What are your options if you are both carriers of the same disease?

There are a number of options available to a carrier couple to have healthy children. The first step is to schedule an appointment with a genetic counselor and your physician who can provide more information and advice about available options. One option is IVF with preimplantation genetic testing which tests for the mutation in the embryo. Either your insurance or the carrier screening company may cover the cost of the genetic testing of the biopsied embryos. Alternatively, you can pursue to test the fetus early in the pregnancy through amniocentesis. A third option is  going through fertility treatment using donor gametes (sperm or egg).

Our goal is to help you conceive and carry a healthy baby! PCS can be an important tool for us to use. For more information please call our office at 305-446-4673 (HOPE).

Dr. Sinem Karipcin is a Board certified infertility specialist. Dr. Karipcin takes a holistic approach with her patients to help them achieve their goals of having a baby. She practices in Miami (Coral Gables) at Conceptions Florida.

 


Why Does PCOS Need A Whole Month of Awareness? Interesting Facts and Treatment Options for PCOS

Why Does PCOS Need A Whole Month of Awareness? Interesting Facts and Treatment Options for PCOS

by fw-dez admin

September is Polycystic Ovary Syndrome Awareness Month! 30 days to bring awareness to symptoms and treatments and give hope for those with PCOS.

PCOS is a hormonal, reproductive disorder that affects 1 in 10 million women of childbearing age. The World Health Organizations estimates that 116 million women worldwide are affected by PCOS. The exact cause is multi-factorial with various environmental and genetic factors fostering its development.


The classic signs associated with PCOS include:

  • weight gain
  • acne
  • irregular or non-existent periods
  • excessive hair growth in unwanted places
  • infertility

However, there is more to PCOS. Some interesting facts:

  • Women with PCOS tend to gain weight in the abdominal area specifically. If your abdominal circumference is more than 35 inches (88 cm), it could be a sign you have PCOS.
  • Women with PCOS sometimes develop a dark ring around their neck and creases of the skin, called acanthosis nigricans. This happens as a result of insulin resistance.
  • There may be a male version of PCOS. Hormonal and metabolic abnormalities can sometimes be seen in male family members of women with PCOS. These men tend to be bald before the age of 35. They may also be at higher risk of type II diabetes, heart disease and benign prostate hyperplasia later in life.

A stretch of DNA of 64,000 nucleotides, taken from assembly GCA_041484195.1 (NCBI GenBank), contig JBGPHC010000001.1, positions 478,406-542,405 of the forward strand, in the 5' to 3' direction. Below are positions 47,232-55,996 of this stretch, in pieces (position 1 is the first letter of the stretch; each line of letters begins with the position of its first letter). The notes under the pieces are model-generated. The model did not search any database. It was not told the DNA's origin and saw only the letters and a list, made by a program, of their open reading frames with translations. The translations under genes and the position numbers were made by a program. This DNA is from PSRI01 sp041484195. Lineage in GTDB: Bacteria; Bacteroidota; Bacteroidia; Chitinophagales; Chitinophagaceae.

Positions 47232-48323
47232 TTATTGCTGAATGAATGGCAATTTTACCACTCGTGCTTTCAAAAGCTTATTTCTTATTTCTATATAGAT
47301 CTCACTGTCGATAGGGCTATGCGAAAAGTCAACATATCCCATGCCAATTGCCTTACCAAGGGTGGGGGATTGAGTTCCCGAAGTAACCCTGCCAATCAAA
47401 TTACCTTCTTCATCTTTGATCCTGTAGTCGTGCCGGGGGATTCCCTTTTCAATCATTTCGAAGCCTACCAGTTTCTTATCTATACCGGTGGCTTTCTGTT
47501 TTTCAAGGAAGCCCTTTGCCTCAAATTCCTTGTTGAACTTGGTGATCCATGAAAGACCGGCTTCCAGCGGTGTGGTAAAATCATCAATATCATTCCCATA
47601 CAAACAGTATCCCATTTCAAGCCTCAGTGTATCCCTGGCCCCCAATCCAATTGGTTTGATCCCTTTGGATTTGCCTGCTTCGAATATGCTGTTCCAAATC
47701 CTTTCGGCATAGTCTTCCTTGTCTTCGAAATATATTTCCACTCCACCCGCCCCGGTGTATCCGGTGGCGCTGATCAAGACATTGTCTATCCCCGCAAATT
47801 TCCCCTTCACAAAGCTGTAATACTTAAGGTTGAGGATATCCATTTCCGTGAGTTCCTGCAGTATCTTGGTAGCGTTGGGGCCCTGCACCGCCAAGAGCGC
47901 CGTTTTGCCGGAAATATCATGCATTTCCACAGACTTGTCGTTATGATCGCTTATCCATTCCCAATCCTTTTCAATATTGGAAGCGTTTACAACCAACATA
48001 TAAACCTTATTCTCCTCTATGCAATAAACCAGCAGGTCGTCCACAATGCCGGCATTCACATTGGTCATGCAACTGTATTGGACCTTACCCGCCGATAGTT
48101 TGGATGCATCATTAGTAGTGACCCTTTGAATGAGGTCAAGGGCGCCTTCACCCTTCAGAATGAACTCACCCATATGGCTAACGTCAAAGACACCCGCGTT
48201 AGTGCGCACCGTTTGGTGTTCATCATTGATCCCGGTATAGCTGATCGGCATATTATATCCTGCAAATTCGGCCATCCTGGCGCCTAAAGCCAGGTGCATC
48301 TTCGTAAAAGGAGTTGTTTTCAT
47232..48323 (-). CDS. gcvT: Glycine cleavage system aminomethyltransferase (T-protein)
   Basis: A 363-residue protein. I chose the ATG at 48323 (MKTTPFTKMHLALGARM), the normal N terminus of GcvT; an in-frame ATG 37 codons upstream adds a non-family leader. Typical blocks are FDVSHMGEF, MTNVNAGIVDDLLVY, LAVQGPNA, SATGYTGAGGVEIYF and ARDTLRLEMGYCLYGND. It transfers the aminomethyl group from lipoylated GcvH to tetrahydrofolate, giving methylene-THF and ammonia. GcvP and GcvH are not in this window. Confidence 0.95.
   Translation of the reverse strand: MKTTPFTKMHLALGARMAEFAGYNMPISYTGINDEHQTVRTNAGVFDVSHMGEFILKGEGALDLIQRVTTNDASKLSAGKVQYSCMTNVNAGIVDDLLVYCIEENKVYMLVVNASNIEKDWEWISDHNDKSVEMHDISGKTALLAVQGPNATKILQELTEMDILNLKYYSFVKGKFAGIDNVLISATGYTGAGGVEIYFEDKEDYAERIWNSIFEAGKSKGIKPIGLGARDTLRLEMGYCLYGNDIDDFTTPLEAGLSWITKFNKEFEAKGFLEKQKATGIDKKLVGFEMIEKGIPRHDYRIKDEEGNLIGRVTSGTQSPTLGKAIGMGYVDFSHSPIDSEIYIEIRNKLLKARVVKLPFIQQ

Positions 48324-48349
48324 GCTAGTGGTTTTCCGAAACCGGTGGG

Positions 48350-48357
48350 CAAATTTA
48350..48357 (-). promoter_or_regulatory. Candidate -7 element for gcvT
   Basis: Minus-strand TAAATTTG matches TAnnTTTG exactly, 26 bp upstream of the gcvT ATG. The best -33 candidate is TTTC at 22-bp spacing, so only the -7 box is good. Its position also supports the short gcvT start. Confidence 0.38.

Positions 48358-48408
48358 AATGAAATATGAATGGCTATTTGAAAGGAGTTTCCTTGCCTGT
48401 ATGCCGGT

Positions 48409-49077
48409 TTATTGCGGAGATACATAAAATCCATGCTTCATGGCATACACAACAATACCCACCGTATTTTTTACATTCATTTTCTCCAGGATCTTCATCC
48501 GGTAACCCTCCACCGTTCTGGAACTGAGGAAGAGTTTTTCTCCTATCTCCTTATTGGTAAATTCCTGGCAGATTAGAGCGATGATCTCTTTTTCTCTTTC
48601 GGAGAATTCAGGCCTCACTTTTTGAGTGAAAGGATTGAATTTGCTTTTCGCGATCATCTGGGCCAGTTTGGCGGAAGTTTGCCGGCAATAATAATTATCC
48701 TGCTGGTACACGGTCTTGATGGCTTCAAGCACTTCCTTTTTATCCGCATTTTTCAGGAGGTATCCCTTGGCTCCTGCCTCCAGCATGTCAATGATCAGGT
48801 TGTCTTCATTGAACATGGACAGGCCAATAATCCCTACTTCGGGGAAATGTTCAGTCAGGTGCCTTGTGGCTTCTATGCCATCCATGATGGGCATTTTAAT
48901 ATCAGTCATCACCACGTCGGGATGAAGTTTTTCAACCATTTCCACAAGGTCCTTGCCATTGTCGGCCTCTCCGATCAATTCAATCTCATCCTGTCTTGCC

Not every woman with PCOS has unwanted hair or irregular periods. So it is important to see a reproductive endocrinologist, aka a fertility specialist, to rule out other causes. There is no one single test for PCOS. Instead, PCOS is diagnosed based on your gynecological history, an ultrasound to count the baseline number of follicles on your ovaries, and a blood test to check your hormones, including AMH, thyroid and pituitary function.

While there is no cure for PCOS, it can be treated.

  • Weight loss with a healthy lifestyle that includes a balanced diet and regular exercise can have a positive effect on the endocrine system, particularly in cases when a woman is overweight or obese.
  • Birth control pulls can be prescribed to correct the hormone imbalance and lower the testosterone, generally improving acne and unwanted hair and regulating your period.
  • Additionally, Metformin, a medication that helps regulate blood sugar is sometimes prescribed in conjunction with birth control pills or on its own for women who are diabetic or pre-diabetic.

If you are planning a family, there is good news! Women with PCOS tend to have a higher ovarian reserve, which means you may have a longer reproductive life and reach menopause later in life. Also, if you were to undergo IVF treatment, you may have a larger number of eggs harvested. As a fertility specialist, I see many women worried about their fertility potential because of a PCOS diagnosis. However, we have many treatment options and if you are not ovulating regularly due to PCOS and are not overweight, most of the time a healthy pregnancy can be achieved easily and inexpensively with an oral ovulation induction medication. Not sure if you have PCOS? Or have you been diagnosed and are having a hard time getting pregnant? Call our office to schedule an appointment.